The Baron and the Kid (1984, directed by Gary Nelson)


Ever wonder what The Color of Money would have been like if it starred Johnny Cash and featured less Eric Clapton but more country and western on the soundtrack?  The Baron and the Kid is here to satisfy your curiosity.

Johnny Cash is Will Addington, better known as The Baron.  Back in the day, The Baron was the meanest and the most ruthless pool hustler around.  He’d cheat people out of their money without even giving it a second thought.  He drank.  He doped.  He womanized.  He abused his wife, Dee Dee (June Carter Cash).  After the Baron became the 9-ball world champion, Dee Dee left him and the Baron changed his ways.  Now, years later, he only plays exhibition games for charity and the strongest thing that he drinks is grapefruit juice.

When a young hustler who calls himself the Cajun Kid (Greg Webb) challenges the Baron to a game, the Baron wins easily but he still recognizes that the Kid has a natural talent.  When the Cajun Kid attempts to put up his mother’s wedding ring as stakes for another game, the Baron recognizes the ring as the one that Dee Dee used to wear on her finger.  After talking to Dee Dee, the Baron discovers that the Kid is actually his son.

The Baron takes the Kid under his wing, hoping to train him to become a champion while, at the same time, getting to know his son.  The Kid proves to be a difficult student.  He’s cocky and, like the Baron did in his youth, he has a temper.  He also has a manager, a good-for-nothing con artist named Jack Steamer (Darren McGavin).  Steamer doesn’t want to lose the money that the Kid brings in and he plots to to keep him away from his father.  The Baron, though, is determined to prevent the Kid from making the same mistakes that he made.  However, when the Baron and the Kid both find themselves competing in the same championship, the Baron finds himself being tempted by his old demons.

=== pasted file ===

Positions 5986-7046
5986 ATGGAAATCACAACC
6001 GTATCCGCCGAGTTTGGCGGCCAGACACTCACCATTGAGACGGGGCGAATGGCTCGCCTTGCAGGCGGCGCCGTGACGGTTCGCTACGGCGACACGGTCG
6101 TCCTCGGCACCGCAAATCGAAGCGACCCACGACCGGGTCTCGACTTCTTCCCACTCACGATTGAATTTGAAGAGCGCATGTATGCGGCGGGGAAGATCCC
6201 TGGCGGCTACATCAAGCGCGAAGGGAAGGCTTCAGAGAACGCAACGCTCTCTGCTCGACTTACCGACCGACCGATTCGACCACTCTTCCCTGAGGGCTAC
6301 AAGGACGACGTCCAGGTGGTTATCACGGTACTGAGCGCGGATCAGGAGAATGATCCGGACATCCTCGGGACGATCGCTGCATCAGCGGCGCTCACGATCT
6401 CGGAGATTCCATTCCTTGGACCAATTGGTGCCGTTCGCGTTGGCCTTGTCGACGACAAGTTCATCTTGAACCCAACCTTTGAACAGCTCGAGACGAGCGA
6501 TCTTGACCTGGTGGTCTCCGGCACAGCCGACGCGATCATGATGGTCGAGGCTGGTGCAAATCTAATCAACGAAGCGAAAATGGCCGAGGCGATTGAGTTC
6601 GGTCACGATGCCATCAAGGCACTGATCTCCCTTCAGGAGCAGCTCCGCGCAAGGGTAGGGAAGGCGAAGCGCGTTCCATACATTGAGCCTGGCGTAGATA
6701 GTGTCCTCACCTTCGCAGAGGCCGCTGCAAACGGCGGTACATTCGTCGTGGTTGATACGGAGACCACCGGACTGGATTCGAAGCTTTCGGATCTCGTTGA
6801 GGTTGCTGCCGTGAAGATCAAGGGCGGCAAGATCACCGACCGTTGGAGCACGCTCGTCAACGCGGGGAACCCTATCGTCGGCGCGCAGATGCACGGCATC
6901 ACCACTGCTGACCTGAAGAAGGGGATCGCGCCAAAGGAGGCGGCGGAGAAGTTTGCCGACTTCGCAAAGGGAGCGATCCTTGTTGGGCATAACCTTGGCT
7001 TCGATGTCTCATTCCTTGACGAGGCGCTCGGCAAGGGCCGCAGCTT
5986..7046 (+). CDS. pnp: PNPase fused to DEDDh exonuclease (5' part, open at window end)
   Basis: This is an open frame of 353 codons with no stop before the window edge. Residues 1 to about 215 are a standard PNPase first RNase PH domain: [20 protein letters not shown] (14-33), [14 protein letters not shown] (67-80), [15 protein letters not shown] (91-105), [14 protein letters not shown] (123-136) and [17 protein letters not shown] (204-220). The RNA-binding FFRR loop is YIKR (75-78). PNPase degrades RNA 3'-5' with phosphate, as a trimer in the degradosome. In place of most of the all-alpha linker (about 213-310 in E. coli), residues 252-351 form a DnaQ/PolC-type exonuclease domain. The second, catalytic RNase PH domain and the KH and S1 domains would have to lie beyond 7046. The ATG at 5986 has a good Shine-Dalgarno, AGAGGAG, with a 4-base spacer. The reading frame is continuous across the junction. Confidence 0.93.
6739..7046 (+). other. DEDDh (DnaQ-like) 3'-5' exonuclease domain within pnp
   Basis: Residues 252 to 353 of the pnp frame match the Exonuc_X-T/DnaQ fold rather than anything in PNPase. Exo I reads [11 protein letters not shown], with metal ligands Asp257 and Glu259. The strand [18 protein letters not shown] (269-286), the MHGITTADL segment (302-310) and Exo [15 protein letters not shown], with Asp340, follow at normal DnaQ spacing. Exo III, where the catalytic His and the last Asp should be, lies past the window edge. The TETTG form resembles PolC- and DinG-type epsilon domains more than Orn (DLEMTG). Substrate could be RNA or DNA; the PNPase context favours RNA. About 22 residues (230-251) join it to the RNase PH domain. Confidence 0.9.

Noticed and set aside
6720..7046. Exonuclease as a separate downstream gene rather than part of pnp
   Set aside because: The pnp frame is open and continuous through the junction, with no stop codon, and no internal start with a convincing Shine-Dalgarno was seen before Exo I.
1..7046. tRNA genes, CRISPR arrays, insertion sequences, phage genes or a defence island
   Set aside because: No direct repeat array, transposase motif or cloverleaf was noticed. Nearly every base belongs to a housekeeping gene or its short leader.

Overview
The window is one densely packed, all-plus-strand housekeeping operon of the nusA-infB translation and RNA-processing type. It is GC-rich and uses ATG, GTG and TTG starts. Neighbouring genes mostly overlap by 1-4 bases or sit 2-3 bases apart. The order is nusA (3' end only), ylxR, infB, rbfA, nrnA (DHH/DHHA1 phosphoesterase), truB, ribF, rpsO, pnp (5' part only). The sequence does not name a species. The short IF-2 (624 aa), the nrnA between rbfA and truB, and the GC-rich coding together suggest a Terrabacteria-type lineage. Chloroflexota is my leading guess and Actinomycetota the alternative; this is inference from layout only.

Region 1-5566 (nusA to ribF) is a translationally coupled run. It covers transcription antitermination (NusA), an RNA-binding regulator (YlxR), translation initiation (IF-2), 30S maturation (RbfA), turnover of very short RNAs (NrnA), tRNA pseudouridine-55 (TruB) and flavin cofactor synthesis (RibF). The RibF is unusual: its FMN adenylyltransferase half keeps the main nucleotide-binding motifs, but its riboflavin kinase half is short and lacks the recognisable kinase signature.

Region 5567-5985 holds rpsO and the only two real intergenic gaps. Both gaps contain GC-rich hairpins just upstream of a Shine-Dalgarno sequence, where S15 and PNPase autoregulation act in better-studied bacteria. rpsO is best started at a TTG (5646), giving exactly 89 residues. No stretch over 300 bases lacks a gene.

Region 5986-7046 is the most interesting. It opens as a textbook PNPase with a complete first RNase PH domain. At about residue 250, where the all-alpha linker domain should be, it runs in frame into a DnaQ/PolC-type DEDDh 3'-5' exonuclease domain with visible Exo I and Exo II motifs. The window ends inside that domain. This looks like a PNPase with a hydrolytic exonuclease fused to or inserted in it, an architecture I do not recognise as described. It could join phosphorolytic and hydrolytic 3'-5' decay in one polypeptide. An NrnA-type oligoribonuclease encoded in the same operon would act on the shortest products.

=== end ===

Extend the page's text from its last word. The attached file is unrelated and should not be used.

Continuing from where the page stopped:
The Baron and the Kid is okay for a made-for-tv movie.  It’s predictable but Johnny Cash has such a formidable screen presence that it doesn’t matter that he was sometimes a stiff actor.  The Baron’s past of booze and drugs mirrors Cash’s own past and when Cash, as the Baron, talks about how he’s trying to keep the Kid from making the sames mistakes, there’s little doubt that he knows what he’s talking about.  Some of the pool sequences are creatively shot and Richard Roundtree has a great cameo as a cocaine dealer named Frosty.  There’s nothing surprising about The Baron and the Kid but fans of Cash and the game of pool should enjoy it.

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